In my view, all of Italy’s tourist hotspots should have some kind of regulation and police patrols, including top city highlights like the Trevi Fountain, Florence’s Duomo, and Venice, which in fact is expected to become Italy’s first city with a tourist limit from January 2023. People will have to book and buy a special pass to see the canals, bridges and piazzas.

If Venice succeeds in doing this, then it will show other cities that they too can control access to at least their biggest hotspots.

In Rome, the Pantheon has done a great job in introducing mandatory (but free) reservations on weekends, putting a stop to visitors just stepping inside to take a peek.

READ ALSO: Ten ways to save money on your trip to Italy this summer

The Fontana di Trevi, Piazza Navona and especially Piazza di Spagna should be more heavily patrolled, and Rome authorities should really consider a set tourist limit.

But just the idea is controversial, seen as a no-no depriving tourists of the thrill of throwing coins inside Rome’s iconic fountain to make a wish.

The Trevi fountain in Rome attracts a constant stream of tourists. (Photo by Vincenzo PINTO / AFP)

There is a constant, sterile discussion within the city council and the national arts department on tougher regulations and limited entrances to Rome’s main sites.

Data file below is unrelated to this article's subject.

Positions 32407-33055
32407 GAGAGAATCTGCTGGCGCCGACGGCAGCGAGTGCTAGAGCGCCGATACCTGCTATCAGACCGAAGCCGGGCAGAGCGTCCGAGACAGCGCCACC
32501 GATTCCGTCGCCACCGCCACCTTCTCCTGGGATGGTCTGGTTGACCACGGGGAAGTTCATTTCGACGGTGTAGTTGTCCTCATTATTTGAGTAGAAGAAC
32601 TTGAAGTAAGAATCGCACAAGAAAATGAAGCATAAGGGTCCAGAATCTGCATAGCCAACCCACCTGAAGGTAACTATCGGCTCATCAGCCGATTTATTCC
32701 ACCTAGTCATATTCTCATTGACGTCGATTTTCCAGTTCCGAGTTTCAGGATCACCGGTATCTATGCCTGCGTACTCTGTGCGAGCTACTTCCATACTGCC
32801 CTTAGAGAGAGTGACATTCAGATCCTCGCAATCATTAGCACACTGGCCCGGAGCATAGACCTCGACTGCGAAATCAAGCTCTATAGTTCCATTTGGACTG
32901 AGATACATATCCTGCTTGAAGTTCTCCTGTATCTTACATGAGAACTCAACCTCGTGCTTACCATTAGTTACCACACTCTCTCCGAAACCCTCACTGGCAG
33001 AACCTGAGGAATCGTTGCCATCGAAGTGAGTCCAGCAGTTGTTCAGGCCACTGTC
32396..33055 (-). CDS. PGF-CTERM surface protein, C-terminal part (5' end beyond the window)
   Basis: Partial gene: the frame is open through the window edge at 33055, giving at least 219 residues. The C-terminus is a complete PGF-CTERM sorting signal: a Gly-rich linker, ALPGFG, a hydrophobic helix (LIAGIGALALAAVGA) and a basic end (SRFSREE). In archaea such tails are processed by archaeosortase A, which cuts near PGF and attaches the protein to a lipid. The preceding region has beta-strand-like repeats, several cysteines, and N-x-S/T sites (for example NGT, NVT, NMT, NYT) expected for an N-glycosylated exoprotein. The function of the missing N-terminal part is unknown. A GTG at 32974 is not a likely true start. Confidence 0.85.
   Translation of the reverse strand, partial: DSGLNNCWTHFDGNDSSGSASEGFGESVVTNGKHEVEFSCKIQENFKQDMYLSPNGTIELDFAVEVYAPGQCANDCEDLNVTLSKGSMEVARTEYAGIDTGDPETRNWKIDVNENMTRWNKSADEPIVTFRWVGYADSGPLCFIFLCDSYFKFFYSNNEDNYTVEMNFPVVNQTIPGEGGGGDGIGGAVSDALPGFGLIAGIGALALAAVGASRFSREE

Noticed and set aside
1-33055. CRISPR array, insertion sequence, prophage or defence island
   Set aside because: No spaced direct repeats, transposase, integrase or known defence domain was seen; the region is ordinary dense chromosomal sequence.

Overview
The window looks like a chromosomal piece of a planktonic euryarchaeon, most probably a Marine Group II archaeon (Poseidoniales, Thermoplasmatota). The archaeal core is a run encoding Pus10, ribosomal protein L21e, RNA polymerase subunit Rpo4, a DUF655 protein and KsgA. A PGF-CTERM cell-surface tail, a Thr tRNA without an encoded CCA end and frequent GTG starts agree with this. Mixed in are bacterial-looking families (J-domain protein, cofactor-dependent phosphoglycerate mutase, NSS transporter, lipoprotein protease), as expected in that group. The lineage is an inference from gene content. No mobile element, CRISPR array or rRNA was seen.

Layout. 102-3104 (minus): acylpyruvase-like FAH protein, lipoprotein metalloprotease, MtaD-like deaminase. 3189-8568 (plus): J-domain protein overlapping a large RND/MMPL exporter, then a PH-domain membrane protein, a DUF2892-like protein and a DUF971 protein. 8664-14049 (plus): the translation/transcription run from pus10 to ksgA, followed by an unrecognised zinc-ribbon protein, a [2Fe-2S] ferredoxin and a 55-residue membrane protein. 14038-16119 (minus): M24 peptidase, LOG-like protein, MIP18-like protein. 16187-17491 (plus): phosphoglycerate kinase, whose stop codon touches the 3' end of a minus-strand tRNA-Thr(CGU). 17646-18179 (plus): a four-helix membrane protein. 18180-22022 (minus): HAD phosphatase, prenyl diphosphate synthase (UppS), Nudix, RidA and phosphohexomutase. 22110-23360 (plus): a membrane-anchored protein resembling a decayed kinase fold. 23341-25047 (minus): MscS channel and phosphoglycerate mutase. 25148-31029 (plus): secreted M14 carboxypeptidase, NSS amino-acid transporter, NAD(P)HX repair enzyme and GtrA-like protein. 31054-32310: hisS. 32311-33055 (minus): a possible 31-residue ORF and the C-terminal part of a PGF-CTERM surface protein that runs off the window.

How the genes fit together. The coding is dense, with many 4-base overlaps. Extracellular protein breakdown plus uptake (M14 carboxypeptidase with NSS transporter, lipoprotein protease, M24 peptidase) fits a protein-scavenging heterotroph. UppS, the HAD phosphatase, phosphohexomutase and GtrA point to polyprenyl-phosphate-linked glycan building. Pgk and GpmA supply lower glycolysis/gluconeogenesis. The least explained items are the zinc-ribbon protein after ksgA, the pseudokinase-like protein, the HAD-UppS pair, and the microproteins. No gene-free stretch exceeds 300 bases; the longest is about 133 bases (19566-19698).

Culture minister Dario Franceschini is pushing for a more sustainable ‘fountain experience’ that limits crowds and prevents heat-struck visitors from diving inside. He recently argued that allowing “1,000 or 100,000 visitors in front of the Trevi fountain” puts both them and the masterpiece at risk.

Ugly red tape, orange nets and rusty fences are occasionally placed around the Trevi Fountain without much of an outcome.

There are architectural barriers to stop people from sitting on the edges and dangling their feet inside the water at Fontana delle Tartarughe and Bernini’s Fontana dei Quattro Fiumi in Piazza Navona, but it’s not enough. 

Setting a daily cap on visitors is the best solution; even better than introducing a ticketing system, because any tourist, once in the Eternal City, would pay to get in, and it would not be fair to discriminate based on money.

After all, if Italian universities can restrict enrollment for medical students, when new doctors are vital during Covid, I see no reason why tourist attractions can’t set limits when their own survival is at stake.